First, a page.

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OUT OF A MOUNTAIN OF DESPAIR, A STONE OF HOPE: The Relationship Between Hope and Despair in Times of Crisis, a lecture with Jennifer Selig, Ph.D.

  • Friday, March 09, 2018
  • 7:30 PM - 9:00 PM
  • The Butler Board Room, American University, 4400 Massachusetts Ave, NW Washington D.C. 20016


Registration is closed


Using Martin Luther King, Jr. and the Civil Rights Movement as a case study, this lecture explores the opposite but intertwined affects of hope and despair, and their relationship to our ability to take action in times of crisis. King’s complicated history with hope and despair is worth mining for its inspiration and wisdom today, as we too are living in a time of cultural disintegration and collective despair. The lecture will end by offering the symbol of the mandorla as a way to hold the tension of these opposite affects and still take action on behalf of King’s beloved community.  

Jennifer Leigh Selig, PhD, is on the faculty of Pacifica Graduate Institute, where she was founding chair and current core faculty of the MA/PhD in Depth Psychology with an emphasis in Jungian and Archetypal Studies, and the MA in Engaged Humanities and the Creative Life. She’s been an educator for 28 years, and her publications include Reimagining Education: Essays on Reviving the Soul of Learning; Integration: The Psychology and Mythology of Martin Luther King, Jr. and His (Unfinished) Therapy With the Soul of America; and the forthcoming title Deep Creativity: Reflections on the Intersection of Life, Art, and Soul. Jennifer has been formally studying and speaking on Martin Luther King, Jr for the last 16 years, but has spent her whole life dreaming his dream of the beloved community forward.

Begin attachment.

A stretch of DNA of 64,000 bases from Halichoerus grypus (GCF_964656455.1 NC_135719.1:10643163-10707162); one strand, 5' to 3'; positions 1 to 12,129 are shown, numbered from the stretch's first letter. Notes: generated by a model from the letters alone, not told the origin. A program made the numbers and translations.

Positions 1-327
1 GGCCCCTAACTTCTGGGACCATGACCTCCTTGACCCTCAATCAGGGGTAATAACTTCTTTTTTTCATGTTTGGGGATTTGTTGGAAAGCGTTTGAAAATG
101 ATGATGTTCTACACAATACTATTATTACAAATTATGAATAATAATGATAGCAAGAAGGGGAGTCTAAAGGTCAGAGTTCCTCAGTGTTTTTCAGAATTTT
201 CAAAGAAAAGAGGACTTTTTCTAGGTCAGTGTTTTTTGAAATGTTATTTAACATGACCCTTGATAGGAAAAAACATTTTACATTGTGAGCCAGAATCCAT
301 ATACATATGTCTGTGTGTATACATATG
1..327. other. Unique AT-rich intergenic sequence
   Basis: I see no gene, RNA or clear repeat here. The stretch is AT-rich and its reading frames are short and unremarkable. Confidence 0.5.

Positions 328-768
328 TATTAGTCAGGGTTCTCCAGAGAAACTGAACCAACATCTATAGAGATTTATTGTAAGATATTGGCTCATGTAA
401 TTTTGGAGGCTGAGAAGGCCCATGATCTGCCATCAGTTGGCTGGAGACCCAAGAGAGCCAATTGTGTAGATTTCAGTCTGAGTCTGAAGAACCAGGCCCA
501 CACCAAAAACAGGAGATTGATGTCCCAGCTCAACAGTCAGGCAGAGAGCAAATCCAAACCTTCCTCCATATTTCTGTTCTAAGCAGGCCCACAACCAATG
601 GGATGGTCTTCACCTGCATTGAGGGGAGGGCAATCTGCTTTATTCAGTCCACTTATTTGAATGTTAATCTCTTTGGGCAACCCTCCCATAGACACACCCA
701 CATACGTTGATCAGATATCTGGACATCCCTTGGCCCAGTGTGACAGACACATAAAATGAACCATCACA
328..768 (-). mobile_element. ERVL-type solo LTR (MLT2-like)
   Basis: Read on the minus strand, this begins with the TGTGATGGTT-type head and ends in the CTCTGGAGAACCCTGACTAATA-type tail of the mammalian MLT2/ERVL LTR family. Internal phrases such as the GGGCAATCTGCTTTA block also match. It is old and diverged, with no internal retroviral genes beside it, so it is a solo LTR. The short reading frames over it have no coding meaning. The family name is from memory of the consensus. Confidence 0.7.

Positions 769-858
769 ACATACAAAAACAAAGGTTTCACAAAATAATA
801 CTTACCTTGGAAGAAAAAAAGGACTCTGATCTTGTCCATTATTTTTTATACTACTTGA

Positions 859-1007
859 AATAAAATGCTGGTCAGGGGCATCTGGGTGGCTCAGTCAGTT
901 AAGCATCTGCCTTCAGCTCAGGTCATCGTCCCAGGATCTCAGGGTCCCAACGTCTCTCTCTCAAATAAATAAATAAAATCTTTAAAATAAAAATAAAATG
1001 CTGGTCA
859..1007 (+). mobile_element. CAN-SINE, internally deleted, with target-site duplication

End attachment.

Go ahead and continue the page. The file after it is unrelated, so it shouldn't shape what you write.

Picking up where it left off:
Directions to Community Meeting venue - AUs Butler Board Room.pdf


5200 Cathedral Ave., NW
Washington, DC 20016


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The Jung Society of Washington is a 501(c)(3) tax-exempt organization, a nonprofit educational institution. Our IRS form 990 is available upon request. Although many of the Jung Society's programs involve analytical psychology and allied subjects, these offerings are intended, and should be viewed, as a source of information and education, and not as therapy. The Jung Society does not offer psychoanalytical or other mental health services.
Images of mandalas throughout this site were created by Carl Jung's patients between the years 1926 and 1945.
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